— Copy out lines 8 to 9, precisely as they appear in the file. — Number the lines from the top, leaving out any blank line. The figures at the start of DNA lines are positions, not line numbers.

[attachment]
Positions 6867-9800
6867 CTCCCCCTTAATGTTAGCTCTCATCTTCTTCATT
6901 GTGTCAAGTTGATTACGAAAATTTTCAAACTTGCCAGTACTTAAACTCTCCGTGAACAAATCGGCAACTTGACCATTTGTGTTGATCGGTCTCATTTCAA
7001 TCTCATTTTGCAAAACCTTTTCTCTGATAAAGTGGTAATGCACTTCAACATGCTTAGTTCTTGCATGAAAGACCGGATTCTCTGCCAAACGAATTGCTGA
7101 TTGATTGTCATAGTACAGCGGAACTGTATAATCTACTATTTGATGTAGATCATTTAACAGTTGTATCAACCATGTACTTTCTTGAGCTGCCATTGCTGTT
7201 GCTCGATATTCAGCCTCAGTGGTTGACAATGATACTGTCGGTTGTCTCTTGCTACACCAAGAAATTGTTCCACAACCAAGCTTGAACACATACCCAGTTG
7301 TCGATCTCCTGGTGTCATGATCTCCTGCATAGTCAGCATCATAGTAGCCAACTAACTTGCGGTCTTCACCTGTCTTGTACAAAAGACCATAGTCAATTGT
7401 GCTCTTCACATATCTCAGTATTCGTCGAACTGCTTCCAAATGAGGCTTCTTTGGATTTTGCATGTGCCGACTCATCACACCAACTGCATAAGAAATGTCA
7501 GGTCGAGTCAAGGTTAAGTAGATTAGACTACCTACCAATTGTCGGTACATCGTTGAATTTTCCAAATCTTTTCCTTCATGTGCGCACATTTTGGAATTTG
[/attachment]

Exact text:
7401 GCTCTTCACATATCTCAGTATTCGTCGAACTGCTTCCAAATGAGGCTTCTTTGGATTTTGCATGTGCCGACTCATCACACCAACTGCATAAGAAATGTCA
7501 GGTCGAGTCAAGGTTAAGTAGATTAGACTACCTACCAATTGTCGGTACATCGTTGAATTTTCCAAATCTTTTCCTTCATGTGCGCACATTTTGGAATTTG